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In the Twilight Zone – Q&A with Dr Xabier Irigoien

The ocean can be an enigmatic place, and like much of nature, it comes in layers with great hidden depths.

Exploring these layers is one of the great scientific projects of our time. With so much marine life not fully accounted for yet in our scientific records, it’s an exciting field to behold, but also one carrying a great deal of responsibilities. Those who study layers of the ocean such as the twilight zone can find themselves observing important natural processes taking place behind the scenes which help keep our planet in check.

The twilight zone is where sunlight grows scarce beneath the surface, and photosynthesis stops working, limiting the kinds of organisms which can live here. Life takes new and unusual shapes to survive, showing just what lengths evolution must take to ensure survival down here. Dr Xabier Irigoien is Science Director at AZTI, a science and technology organisation which develops projects with others in alignment with the 2030 Sustainable Development Goals (SDGs) of the UN.

Our knowledge [mesopelagic environment] of that layer is so limited that we still do not know the fish biomass down there… If we do not know something as basic as biomass, imagine about the rest.

– Dr Xabier Irigoien, Science Director, AZTI

AZTI specialises in changing the way we consider the marine environment and our relationship to it in its work through food, as just one example. Fish and other organisms make up the bread and butter of many peoples’ diets, but much of this fauna passes through or even lives in the twilight zone, of which we know so little. We recently spoke with Xabier to learn more about his work, the twilight zone itself and why it matters.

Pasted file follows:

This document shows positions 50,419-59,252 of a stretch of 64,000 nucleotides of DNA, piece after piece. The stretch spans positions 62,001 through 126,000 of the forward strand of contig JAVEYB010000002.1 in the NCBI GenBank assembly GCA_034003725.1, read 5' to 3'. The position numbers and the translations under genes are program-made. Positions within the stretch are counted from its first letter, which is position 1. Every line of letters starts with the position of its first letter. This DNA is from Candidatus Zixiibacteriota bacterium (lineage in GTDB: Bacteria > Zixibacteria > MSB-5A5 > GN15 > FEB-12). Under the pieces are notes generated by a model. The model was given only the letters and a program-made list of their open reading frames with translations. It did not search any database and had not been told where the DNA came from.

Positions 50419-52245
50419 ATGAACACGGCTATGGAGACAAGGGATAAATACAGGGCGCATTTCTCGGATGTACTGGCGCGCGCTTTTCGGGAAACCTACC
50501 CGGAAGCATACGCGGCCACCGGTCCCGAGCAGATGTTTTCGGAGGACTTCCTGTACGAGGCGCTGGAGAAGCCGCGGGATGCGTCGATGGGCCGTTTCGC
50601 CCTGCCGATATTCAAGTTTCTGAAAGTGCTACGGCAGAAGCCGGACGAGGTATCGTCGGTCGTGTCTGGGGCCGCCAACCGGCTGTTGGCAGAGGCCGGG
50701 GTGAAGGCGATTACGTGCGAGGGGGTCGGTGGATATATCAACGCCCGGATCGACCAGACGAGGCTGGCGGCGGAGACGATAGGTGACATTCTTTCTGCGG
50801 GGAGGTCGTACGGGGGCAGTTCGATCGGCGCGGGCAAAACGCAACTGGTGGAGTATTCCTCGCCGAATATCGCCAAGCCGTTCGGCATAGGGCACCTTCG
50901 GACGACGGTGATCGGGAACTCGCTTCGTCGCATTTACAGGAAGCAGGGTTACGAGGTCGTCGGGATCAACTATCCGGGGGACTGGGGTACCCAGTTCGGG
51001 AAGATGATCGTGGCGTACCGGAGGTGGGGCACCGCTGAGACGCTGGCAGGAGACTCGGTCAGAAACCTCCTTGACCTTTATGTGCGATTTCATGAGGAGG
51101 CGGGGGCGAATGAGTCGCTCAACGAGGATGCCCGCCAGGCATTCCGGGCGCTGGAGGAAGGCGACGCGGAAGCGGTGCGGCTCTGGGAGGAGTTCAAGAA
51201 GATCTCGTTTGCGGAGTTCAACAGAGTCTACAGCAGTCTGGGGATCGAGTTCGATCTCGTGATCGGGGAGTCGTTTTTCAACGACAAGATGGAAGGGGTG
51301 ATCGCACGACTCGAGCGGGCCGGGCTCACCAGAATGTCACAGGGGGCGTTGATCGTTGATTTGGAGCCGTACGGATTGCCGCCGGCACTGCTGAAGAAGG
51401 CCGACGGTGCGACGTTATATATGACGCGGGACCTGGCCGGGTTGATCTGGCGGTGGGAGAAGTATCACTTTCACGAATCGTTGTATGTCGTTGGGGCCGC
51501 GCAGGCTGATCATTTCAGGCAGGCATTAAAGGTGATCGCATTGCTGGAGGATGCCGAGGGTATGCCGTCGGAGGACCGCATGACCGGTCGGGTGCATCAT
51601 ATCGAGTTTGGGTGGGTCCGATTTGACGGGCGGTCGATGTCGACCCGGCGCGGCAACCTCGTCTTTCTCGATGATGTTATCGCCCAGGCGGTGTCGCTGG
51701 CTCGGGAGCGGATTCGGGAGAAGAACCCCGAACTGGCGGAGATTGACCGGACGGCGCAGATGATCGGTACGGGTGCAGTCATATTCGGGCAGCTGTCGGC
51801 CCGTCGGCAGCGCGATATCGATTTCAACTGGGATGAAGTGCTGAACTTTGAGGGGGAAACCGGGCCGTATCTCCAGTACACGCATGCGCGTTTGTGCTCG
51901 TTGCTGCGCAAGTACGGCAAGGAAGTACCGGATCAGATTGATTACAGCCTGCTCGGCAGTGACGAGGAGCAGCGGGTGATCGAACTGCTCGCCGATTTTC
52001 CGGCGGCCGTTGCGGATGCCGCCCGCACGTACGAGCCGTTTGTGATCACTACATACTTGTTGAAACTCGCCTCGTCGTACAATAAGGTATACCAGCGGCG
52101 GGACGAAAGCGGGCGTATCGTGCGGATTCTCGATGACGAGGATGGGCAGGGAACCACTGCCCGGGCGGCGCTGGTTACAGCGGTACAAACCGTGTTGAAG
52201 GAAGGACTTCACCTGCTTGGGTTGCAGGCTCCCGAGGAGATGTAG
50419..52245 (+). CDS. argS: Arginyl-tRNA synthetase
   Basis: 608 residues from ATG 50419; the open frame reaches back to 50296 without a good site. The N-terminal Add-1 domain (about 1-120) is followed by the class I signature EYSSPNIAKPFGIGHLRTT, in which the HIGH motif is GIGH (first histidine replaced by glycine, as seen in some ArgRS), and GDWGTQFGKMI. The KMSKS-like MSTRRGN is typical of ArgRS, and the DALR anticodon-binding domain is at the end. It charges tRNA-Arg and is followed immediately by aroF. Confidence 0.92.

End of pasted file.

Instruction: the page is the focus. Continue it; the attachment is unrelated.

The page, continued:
Tell us about your life. What drew you to becoming a person with a fascination with all things marine to begin with?

Xabier: Well, I would say that the sea is fascinating by definition. Huge, changing, unknown…on the other hand I was born and I have always lived on the coast and there have always been sailors in my family (my great grandfather, grandfather, uncle). Let’s say I come from a maritime culture; the Basque country has always been closely related to the sea through fishing and exploration and the sea has always been around me.

The subject of this discussion is the oceanic twilight zone, but could you explain what this actually is?

Xabier: The technical name is mesopelagic zone, and the technical definition is the depth range of the sea where there is not enough light for photosynthesis (algae cannot grow) but there is still enough light to see. In practical terms the depth ranges between 200-1,000 metres.

I understand you are leading an EU project to explore the twilight zone. What’s it like to be part of such a project, discovering parts of our environment that no human has explored before?